Healthcare is one of the biggest expenses a person faces in retirement. Medicare is a government sponsored health plan for people ages 65 and older which helps meet these ever-growing costs.
The ABCs of Medicare
- Part A is hospital insurance and helps cover inpatient care in hospitals and skilled nursing facilities as well as hospice and home health care.
- Part B is medical insurance and helps cover doctor visits, services from other health care providers, outpatient care, home health care, medical equipment, and some preventive services.
- Part C, also known as Medicare Advantage, is an alternative to Original Medicare in which Part A and Part B coverage is obtained through a Medicare-approved private insurance company. These plans usually include Medicare prescription drug coverage as well.
- Part D is prescription drug insurance run by Medicare-approved private insurance companies.
Getting the most from this important benefit requires familiarizing yourself with the program and keeping up with the inevitable changes that will occur. Medicare’s website, www.medicare.gov is an excellent resource for managing all the details. The following checklist addresses some key points:
- Are you automatically signed up or do you need to apply? Those already receiving Social Security benefits will receive a Medicare card in the mail at age 65. Others should contact Social Security three months before their birthday. Missing this initial enrollment period could permanently increase your cost of coverage.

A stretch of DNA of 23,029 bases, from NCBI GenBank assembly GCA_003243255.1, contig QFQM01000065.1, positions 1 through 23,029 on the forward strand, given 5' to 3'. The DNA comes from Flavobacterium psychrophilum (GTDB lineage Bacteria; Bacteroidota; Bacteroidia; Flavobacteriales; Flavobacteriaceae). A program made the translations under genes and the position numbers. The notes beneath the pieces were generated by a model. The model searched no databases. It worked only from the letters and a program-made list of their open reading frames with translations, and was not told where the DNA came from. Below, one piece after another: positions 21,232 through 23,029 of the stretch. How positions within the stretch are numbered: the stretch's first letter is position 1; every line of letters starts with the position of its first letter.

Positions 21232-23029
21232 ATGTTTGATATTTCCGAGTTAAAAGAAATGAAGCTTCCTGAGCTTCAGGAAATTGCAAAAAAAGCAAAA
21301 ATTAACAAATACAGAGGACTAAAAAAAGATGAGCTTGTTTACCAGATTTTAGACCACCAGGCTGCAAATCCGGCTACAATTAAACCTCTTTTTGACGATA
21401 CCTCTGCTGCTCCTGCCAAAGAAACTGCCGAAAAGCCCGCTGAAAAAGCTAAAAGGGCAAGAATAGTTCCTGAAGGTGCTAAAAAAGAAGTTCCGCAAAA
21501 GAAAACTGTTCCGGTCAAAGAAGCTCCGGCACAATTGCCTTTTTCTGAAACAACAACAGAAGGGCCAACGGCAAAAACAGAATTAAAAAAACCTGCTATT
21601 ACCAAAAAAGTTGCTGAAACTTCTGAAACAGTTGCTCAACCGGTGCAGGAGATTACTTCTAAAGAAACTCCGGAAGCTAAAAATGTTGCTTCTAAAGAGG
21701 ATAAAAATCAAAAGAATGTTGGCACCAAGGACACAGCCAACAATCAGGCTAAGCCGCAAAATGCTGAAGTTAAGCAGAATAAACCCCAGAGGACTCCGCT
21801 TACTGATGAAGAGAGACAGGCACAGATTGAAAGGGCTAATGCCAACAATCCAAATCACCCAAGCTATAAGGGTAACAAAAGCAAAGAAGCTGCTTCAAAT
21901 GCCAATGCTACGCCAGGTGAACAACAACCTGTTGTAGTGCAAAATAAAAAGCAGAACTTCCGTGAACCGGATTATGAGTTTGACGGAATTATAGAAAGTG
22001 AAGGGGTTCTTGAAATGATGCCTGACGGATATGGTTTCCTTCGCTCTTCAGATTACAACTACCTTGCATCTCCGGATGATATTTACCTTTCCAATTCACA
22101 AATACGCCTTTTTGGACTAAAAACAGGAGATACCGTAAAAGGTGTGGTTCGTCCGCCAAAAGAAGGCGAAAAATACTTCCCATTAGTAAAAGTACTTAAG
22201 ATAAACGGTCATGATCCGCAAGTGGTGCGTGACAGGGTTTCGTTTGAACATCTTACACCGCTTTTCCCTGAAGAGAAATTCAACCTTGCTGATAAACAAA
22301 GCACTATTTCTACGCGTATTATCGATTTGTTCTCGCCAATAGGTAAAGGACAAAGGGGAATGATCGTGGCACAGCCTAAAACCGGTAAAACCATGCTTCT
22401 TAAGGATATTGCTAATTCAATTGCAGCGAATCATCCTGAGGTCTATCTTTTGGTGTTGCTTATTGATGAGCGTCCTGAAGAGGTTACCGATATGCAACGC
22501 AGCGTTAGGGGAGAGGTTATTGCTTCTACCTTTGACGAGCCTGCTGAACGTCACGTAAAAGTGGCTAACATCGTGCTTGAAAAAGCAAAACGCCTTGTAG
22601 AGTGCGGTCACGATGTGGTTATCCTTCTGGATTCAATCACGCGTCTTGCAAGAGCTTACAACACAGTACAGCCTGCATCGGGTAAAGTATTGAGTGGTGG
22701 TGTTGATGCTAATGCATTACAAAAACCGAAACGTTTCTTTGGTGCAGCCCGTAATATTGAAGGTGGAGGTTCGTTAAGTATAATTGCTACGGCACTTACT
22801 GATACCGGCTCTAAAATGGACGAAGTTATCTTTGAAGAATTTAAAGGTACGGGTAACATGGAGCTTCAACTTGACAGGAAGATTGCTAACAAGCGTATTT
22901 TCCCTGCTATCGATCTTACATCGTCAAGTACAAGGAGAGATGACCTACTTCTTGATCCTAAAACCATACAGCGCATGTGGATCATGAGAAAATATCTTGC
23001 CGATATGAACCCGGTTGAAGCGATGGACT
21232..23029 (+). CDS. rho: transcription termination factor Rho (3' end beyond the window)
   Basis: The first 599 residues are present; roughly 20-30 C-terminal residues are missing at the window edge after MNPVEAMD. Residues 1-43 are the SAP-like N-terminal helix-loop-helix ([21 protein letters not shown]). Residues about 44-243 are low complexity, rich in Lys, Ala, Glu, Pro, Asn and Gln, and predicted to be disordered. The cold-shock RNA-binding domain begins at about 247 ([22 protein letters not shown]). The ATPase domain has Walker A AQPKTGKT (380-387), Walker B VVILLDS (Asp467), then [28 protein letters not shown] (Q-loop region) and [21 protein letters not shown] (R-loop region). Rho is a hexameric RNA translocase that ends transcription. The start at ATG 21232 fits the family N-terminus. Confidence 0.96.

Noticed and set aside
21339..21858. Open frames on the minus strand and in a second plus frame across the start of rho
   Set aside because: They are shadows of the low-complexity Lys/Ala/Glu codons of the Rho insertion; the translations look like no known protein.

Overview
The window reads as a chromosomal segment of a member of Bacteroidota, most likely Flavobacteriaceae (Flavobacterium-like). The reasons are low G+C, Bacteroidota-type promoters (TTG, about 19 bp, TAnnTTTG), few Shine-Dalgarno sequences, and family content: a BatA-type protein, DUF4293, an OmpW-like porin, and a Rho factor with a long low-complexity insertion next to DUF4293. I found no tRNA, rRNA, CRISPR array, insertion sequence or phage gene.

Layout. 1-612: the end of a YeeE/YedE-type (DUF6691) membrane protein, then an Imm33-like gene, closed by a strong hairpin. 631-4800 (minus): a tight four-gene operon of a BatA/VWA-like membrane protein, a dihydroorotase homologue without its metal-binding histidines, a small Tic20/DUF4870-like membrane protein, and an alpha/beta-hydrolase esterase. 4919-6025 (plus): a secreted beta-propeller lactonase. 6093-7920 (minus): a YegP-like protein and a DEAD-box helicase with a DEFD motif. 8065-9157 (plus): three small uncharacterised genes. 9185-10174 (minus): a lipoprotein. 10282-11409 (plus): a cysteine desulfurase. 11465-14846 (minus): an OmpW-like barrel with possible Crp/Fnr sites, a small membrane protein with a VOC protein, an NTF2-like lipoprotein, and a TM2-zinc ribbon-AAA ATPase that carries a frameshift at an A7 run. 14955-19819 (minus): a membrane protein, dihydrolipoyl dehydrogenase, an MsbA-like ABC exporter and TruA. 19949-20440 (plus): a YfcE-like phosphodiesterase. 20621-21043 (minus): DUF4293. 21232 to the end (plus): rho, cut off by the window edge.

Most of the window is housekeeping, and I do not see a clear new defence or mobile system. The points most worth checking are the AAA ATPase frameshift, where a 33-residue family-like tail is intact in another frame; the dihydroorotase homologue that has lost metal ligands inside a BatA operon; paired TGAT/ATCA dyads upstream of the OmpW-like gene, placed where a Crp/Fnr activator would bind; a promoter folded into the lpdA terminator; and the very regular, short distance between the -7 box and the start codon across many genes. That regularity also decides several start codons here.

- Do you want Original Medicare or an Advantage Plan (like an HMO or PPO)? Comparing both options on the website will ensure choosing the one best suited to your needs.
- If you chose Original Medicare, do you want a Supplement Insurance (Medigap) policy to help with costs not covered by Part A and Part B? The best time to buy a policy is during initial enrollment. Waiting until later could affect availability and cost.
- If you chose Original Medicare, do you want a Prescription Drug (Part D) policy? The best time to buy a policy is during initial enrollment. Waiting could affect availability and cost.
- Do you have health coverage through an employer or union? If so, contact your plan administrator to see how your coverage works with Medicare.
- Are you reading materials provided annually by your Medigap and Prescription Drug Plan providers? Plan coverage changes announced in these materials may lead you to explore alternative plans. You may be able to switch plans during the annual Open Enrollment Period from October 15th through December 7th.